Saying I don’t like writing exercises would be the polite way to phrase my opinion–in a confidential chat I’d be much more likely to say I hate doing them, and dislike coming up with them for presenting at workshops I lead myself even more.
But that would have been a week ago, before I attended a morning workshop with Dianne Warren at the Saskatchewan Writer’s Guild Annual Conference and AGM.
Today, I’m newly inspired after penning four pages of a short story on notepad sheets of hotel letterhead. Yes, that’s right, penning. I never write in longhand anymore either.
So what happened?
First, let me tell you a little bit about Dianne and her writing. She’s one of a handful of Saskatchewan authors who has won the Governor General’s Award for writing–and been nominated for the Giller. While she was born in Ontario where her parents met after WWII, her family came “home” to Saskatchewan where she was inspired by places like Saskatchewan’s Great Sand Hills.
I’ve been to the sand hills. It’s a dry and dusty place, much like you’d expect a formation comprised mostly of sand and a few hearty species of native grasses, weeds, and flowers that have the stamina to last through summer’s heat and winter’s cold would be. It is, however, an inspiring place to those of us who appreciate the wind in our faces and a vista that’s as close to untouched as it gets these days.
After all, not a lot thrives in sand. I should know, as I grew up on a farm near Qu’Appelle, where you have to gun the 4×4 to get through some of the gates to make sure you don’t sink in the stuff. It feels good between your fingers and toes though, even if you’re not at the beach.
Anyway, Dianne’s G-G winning book, Cool Water, is set in this area where stories have intertwined for generations. They’re enduring stories–like the people who live them.
So, this year at the Saskatchewan Writer’s Guild Conference and AGM, Dianne Warren gave the Caroline Heath Memorial Lecture on Friday evening and a fiction workshop on Saturday morning, titled Word in the Willows.
Even though I was at the conference because I was also a presenter, I was excited about attending the workshop. After all, it isn’t every day I get to hear writing tips from someone who has won Canada’s highest honour for writing, especially when that writing is something I can step into myself and place the characters as friends and neighbours.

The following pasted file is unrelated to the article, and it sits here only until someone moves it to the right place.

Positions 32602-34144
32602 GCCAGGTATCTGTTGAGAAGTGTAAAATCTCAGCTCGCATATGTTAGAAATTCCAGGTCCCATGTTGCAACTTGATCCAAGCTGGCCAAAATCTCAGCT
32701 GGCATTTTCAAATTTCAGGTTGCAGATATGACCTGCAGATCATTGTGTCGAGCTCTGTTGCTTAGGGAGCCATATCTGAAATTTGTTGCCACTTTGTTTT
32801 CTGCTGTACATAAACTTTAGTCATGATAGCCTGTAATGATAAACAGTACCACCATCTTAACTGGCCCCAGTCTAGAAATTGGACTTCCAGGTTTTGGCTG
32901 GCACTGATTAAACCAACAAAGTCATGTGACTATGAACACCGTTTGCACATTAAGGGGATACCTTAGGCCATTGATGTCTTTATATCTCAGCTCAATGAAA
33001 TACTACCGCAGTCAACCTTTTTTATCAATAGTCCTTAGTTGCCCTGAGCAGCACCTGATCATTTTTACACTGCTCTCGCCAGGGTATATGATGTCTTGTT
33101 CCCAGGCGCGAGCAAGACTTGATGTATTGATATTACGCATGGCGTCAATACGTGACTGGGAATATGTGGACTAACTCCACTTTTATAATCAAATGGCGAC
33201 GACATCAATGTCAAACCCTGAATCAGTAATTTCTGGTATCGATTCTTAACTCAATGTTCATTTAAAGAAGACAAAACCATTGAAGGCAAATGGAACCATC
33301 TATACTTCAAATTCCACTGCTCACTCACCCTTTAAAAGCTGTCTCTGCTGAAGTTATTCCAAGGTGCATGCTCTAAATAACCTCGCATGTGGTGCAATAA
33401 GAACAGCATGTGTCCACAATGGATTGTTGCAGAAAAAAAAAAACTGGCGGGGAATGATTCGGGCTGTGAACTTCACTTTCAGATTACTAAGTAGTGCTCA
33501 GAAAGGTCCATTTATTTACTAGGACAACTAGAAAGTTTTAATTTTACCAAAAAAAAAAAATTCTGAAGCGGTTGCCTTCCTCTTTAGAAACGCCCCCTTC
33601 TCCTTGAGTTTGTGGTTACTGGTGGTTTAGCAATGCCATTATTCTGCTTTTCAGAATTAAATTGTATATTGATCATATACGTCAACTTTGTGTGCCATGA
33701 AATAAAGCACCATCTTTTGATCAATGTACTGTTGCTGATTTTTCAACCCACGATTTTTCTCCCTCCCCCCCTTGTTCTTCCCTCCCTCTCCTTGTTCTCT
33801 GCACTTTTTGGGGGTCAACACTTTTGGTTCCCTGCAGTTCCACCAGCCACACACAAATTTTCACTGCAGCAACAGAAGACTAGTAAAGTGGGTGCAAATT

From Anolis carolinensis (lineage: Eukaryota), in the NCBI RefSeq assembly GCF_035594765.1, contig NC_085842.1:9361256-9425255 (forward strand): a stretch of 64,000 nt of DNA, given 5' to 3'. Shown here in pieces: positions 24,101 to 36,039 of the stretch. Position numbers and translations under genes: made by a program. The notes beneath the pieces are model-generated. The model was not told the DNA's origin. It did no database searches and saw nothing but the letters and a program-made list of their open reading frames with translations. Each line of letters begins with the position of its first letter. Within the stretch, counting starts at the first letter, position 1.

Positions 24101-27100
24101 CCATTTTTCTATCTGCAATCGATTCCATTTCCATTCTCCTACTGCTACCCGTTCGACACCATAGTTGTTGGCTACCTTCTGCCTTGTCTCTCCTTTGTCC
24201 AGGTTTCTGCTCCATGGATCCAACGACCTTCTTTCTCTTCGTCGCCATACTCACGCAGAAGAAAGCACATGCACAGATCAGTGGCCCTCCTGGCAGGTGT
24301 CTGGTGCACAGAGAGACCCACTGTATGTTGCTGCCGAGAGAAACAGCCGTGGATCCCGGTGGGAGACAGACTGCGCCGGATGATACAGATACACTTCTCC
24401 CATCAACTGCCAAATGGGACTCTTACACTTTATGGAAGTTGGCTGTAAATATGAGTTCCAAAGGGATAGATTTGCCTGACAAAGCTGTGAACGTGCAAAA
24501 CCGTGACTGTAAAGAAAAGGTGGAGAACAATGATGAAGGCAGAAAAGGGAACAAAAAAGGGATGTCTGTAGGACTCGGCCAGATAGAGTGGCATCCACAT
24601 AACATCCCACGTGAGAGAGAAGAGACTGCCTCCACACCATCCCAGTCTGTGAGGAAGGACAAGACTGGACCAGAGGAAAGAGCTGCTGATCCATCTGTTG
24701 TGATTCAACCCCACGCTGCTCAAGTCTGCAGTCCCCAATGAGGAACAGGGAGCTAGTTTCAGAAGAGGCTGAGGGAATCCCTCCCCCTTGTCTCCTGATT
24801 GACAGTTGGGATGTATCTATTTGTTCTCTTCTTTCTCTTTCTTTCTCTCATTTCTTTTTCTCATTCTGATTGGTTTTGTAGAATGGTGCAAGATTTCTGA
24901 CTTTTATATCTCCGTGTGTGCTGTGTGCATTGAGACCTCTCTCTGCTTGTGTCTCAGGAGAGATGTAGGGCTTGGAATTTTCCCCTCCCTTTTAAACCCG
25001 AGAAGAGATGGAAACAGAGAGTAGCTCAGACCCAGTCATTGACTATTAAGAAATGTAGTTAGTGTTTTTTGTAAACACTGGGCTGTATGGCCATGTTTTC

The workshop began, as they often do, with Dianne reading from her own work. It wasn’t, however, a passage of carefully crafted work from her G-G book or her latest release, Liberty Street. Instead, it was a first draft, a draft that simply, as she said, was to get the story down.
To be honest, anybody could have written that first draft.
Then, she began to talk about how she writes her way into the story, getting to know the people. How she lets the prose run away with her when an opening presents itself, even if that opening eventually hits a dead end and doesn’t go anywhere. Even if–terrible thought–that piece has to be cut from the finished book like fabric fragments when you’re shortening a pair of jeans or altering a dress.
I don’t like dead ends when I travel or write. And I absolutely hate to cut any scenes.
In fact, I don’t write the same way Dianne does at all. But that’s okay. We all have a different process and one way or another we follow lots of leads until the story fully takes shape. My leads just happen in my head when I should be sleeping, instead of coming to life on a computer screen or sheet of paper. In fact, a story has to live in my head until it’s fully real before I can even begin to write.
For me, writing is like a journey, and I can’t write about it until I’ve gone through it, beginning to end.
I guess that’s why I hate writing prompts. After all, we have about ten minutes after getting the prompt to produce something to share. That means my journey can’t be much more than a quick trip to the post office. And what I really like when travelling–into a story or in the physical world–is a full immersion into some new, exciting experience.
That takes time and forethought and planning and …
Well, in my aha moment at Dianne’s workshop, I realized there really is a way to take those short journeys too. It takes believing that the stories are all really inside you and the prompt is just the vehicle that helps them navigate to your blank sheet of paper.
Interested in story prompts like Dianne used? Check these ones out: http://www.writersdigest.com/prompts
If you have some writing exercises and story prompts you like to use, please tell me about them in the Comments area below.